DRY AROMA SAUNA
Dry Aroma Sauna — “Old Sauna” recreates the image of those old steam rooms, which were stoked up with a chimney-less stove. People used burning wood for heating of stones inside the sauna. Products of combustion- soot and smoke, left black traces on sauna walls and thus ensured disinfection.
The walls of our “Old Sauna” are made of burnt cedar, the floor is laid with natural stone, and the overall look reflects the spirit of the past. Instead of open hearth, we use an electric stove for heating. Medicinal herbs hanging on the walls and under the ceiling emit a pleasant aroma to create a very special atmosphere.
Design and technology of this type of sauna were widely used and improved for many centuries in Scandinavia and Russia. Steam rooms became part and parcel of their cultures and were built in every land these peoples lived. The chimney that removed smoke to the outside was invented in the 18th century, and it’s then that sauna gained its modern appearance. After the invention and introduction of electric stoves into sauna’s design in the first half of 20th century, the chimney became just a part of a standard ventilation system.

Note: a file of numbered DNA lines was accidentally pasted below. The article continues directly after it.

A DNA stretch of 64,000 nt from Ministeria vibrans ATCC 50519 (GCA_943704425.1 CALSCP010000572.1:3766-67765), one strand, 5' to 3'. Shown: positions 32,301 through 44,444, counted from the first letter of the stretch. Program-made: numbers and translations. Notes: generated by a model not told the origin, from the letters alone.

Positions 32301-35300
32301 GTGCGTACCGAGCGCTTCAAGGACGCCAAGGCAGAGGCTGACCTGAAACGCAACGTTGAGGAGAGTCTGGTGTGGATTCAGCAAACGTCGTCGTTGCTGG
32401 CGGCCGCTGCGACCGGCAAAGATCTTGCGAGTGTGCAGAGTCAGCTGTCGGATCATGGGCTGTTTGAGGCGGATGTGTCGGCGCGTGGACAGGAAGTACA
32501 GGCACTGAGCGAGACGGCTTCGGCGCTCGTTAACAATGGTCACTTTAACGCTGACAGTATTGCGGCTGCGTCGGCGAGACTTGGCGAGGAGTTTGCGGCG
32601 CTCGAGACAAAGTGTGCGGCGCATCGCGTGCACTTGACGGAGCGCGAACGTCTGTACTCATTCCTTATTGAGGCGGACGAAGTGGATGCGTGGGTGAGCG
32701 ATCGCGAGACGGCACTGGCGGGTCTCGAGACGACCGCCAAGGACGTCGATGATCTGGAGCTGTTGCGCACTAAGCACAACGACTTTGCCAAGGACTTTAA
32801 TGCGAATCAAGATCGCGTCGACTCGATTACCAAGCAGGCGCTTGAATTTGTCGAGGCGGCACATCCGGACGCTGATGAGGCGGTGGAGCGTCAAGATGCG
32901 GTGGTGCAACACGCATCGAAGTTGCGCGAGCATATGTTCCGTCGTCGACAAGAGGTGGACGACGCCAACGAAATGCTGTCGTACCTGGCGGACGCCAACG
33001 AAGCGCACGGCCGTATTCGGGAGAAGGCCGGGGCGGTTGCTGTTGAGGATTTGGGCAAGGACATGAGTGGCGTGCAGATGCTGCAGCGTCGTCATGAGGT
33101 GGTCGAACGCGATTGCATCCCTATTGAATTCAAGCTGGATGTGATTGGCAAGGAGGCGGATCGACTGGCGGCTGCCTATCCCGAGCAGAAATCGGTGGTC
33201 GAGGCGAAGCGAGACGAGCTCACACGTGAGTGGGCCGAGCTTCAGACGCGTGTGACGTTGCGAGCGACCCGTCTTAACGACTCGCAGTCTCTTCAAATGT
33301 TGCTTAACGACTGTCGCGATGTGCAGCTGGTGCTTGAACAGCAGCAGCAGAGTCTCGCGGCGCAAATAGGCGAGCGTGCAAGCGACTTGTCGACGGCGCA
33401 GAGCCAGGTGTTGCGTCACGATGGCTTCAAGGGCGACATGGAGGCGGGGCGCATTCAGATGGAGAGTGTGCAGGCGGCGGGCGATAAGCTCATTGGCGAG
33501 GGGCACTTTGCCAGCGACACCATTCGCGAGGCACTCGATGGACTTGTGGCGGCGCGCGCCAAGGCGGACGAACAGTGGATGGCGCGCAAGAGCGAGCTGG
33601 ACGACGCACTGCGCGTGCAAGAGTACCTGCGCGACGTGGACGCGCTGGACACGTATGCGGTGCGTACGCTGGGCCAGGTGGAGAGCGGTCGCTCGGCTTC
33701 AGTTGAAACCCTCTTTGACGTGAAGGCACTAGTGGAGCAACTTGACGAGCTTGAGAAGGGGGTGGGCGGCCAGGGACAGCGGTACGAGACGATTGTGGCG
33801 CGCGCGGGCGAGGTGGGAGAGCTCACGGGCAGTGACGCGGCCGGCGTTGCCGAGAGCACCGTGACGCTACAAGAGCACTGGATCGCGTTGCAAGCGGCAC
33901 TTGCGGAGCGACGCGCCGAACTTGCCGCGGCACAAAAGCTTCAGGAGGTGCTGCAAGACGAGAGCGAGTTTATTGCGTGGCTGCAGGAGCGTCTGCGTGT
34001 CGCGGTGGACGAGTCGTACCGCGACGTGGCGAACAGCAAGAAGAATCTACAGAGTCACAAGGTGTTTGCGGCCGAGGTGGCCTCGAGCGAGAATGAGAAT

Inherently, “Old Sauna” belongs to “dry” type of saunas, where the temperature reaches 70 to 100 C, and humidity is low at 10-15%. Heat and periodic spraying of water on medicinal herbs produce a fragrant sweet smell and create excellent conditions for emotional and physical restoration. It is important to avoid overheating of the head, and wearing a special headwear or a toque is recommended. Sitting or lying on a sauna shelf covered with a sheet or a towel makes it more comfortable.
Dry aromatic sauna has especially beneficial effects on respiratory systems affected by chronic conditions that include sinusitis, pharyngitis, and bronchitis. It also promotes immunity, improves blood circulation, and helps nervous and muscular systems to restore. As an additional benefit, sauna promotes nourishment of the skin by improving its structure and contributes to weight loss.
You can visit sauna one to three times a week, making 3 to 5 entries max 15 minutes long each, depending on your experience and heat tolerance. It is very important to be sensitive to your body’s signals and avoid staying inside too long.
It is equally important to restore water and mineral balance by drinking warm and hot herbal and fruit teas, mineral water, juice, and electrolytes. It is not recommended to drink tea or coffee, or other beverages that contain caffeine.